Bornga is Korea’s leading chain for authentic BBQ. With sizzling meats ready to grill, and a host of Korean dishes to share, the country and its flavours is arguably a step closer to Singapore. Located at the newly opened Star Vista, Bornga is the brainchild of Jong Won Paik, one of Korea’s most successful and renowned celebrity chefs. With Valentine’s day just round the corner, this could possibly be one place to think about if you and your partner love Korean barbecue in a streamlined class setting with tasty meats all around.
Start off with the Banchan, the assortment of Korean side dishes. Kimchi, served in different ways, seasoned vegetables, green salad and potato salad make their rounds.
Radish kimchi – more tanagy, slightly spicy with a crunch!
For a very light side dish to accompany the meal, Bornga serves up the Water Kimchi. Presented chilled, the kimchi is lightly flavoured with spice, giving a refreshing crisp sensation with each serving. It is my new found favourite! And I reckon it is extremely healthy and light tasting.
The Woo Samgyup ($22) is BORNGA’s signature thinly sliced beef with the house’s special sauce. Light marinated in what I guess to be soy, garlic and something special,
Choose to either cook the meats yourself, or request the services from the staff. In a few short minutes, the thinly beef slices are ready. Fragrant, crisp and slightly fatty. Dip each piece in some sesame oil with salt and enjoy it wrapped in lettuce.
The Ggot Sal ($38) is the restaurant’s service of unmarinated boneless beef. Meat, served in all its freshness and quality. Perhaps an untarnished way of enjoying pure flavours on its own. And just for enhancement, some light sprinkling of salt. Excellent! My favourite way of enjoying beeef.
Another choice would be the Yangnyum Galbi ($45), beef ribs marinated in Bornga’s special sauce. With quality prices, the expectations are quality portions. The beef ribs I tried were meaty, tender and nicely marbled.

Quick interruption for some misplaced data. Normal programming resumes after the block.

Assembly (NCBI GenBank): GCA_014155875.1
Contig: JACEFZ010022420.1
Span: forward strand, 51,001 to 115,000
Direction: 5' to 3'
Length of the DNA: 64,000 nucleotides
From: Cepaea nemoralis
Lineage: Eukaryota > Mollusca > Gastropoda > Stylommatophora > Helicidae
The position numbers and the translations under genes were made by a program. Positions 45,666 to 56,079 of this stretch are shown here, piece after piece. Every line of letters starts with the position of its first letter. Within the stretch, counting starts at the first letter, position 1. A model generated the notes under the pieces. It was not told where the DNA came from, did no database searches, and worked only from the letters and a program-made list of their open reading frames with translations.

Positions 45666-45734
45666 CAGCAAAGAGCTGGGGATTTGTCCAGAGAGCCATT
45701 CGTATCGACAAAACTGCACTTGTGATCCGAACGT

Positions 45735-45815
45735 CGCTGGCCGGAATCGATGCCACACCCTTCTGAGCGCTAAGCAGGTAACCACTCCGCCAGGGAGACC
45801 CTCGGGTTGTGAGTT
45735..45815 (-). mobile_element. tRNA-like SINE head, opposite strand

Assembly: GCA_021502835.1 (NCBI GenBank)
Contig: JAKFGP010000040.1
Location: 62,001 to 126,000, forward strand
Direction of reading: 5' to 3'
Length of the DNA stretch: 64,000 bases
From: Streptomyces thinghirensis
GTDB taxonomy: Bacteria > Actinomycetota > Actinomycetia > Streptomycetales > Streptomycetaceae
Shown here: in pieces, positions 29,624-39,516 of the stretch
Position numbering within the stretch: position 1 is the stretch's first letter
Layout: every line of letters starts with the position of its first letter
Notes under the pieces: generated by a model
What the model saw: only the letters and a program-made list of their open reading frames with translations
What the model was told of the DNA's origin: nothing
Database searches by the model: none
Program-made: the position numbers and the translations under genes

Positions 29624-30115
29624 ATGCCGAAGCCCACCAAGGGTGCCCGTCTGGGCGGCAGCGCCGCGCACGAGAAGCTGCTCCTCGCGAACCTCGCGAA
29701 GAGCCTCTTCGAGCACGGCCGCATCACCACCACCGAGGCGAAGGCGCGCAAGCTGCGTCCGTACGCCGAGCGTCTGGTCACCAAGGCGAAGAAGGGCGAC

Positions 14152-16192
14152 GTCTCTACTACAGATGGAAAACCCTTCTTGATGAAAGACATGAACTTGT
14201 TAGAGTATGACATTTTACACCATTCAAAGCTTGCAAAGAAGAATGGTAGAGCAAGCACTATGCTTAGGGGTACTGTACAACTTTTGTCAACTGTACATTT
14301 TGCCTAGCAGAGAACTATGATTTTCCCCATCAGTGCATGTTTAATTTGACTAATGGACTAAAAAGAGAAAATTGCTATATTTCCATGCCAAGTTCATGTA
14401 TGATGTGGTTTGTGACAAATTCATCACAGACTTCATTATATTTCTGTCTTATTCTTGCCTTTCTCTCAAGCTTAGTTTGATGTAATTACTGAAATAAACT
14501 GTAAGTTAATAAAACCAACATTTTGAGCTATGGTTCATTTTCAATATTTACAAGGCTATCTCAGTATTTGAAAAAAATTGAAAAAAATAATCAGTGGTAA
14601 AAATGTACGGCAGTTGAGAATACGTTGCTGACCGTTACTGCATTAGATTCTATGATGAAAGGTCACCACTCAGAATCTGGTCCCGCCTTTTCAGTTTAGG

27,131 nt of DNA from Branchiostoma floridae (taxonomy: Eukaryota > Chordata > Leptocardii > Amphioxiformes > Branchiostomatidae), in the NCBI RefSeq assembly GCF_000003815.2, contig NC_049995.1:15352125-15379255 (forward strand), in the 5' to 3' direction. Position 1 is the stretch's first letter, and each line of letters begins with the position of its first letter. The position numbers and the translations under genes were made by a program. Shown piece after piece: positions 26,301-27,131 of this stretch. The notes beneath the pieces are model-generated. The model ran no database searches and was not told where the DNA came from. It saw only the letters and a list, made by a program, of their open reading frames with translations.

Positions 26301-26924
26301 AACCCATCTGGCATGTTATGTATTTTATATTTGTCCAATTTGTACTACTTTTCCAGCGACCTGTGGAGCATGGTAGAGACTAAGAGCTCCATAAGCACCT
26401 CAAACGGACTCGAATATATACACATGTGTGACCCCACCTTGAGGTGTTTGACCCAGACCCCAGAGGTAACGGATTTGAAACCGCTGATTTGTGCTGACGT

Samgyupsal (Pork Belly $18)
The pork belly is good when freshly grilled. Leave it too long on the grill and it gets hard and chewy.
Another choice would be the Yangnyum Galbi ($45), beef ribs marinated in Bornga’s special sauce. With quality prices, the expectations are quality portions. The beef ribs I tried were meaty, tender and nicely marbled. Excellent colour tones as well, a visual feast all on its own.
Beyond the grilled meats, Bornga serves up quite a spread of authentic Korean dishes as well. There is the Tteokgalbi ($20). The ground rib meat patties mixed with soy sauce seasoning look plain and ordinary, but contain an explosion of savoury flavours in a meaty bite.
Jap Chae ($23). The delights of this dish never cease to amaze me. Translucent glass noodles made from sweet potato are stir fried with savoury stock, vegetables and meat to produce this creation. Nice and chewy, this dish is rich in umami flavours all around. A little oily though but decent to the bite.
A real hit for me would be the Haemul Pajeon ($22). A portion big enough for 6 to share, the pancake made from scallions and seafood is crisp on the outside with generous ingredients within. Fragrant!
For something more homely and hearty, try the Chadol Duenjang Jigae ($16). This traditional Korean soybean paste stew is heated on an open stove to a boil, reducing the liquid to about half portion, before pouring it onto rice to create a bibimbap. Warm flavours through, a great filler that speaks volumes of the history behind it.
For a slightly chilly staple to cool off the recesses of a hot day, have the Bornga Naeng Myun ($15). I recall having a good serving of the chilled buckwheat noodles at Kkongdon Barbecue where there was vinegar and yellow mustard added to the clear crisp noodles. A little chewy, one that requires a good time to savour, the Naeng Myun is perhaps my next favourite dish after the pancake.
Beef Rib Soup. Warm, hearty, with full of beef flavour in a clear soup setting. Take a sip and go “ahhh”.
At the end of the meal, all diners are served a serving of Omija. The five flavoured tea, served with ice slush, is tangy and crisp – clearing the palate from all the meaty aftertastes. The main ingredient is identifiably the Roselle flower, giving the drink its unique purplish hue that presents a certain level of exoticness.
Bornga represents the original Korean taste for barbecued meats, or at least that’s what their tagline claims. I felt that the dishes were nicely flavoured with a wide variety that would suit the tastebuds of many. From the marinated to the unmarinated, each serving of meat was fresh and priced for an expected quality. Do remember to order the korean pancake and the cold noodles, they tugged my heart a little, and are dishes that I will order when I’m back the next time round.
Thank you Bornga for the invitation.
The Star Vista
1 Vista Exchange Green
Tel: 6694 4696
Opens from: 11.30am to 10pm daily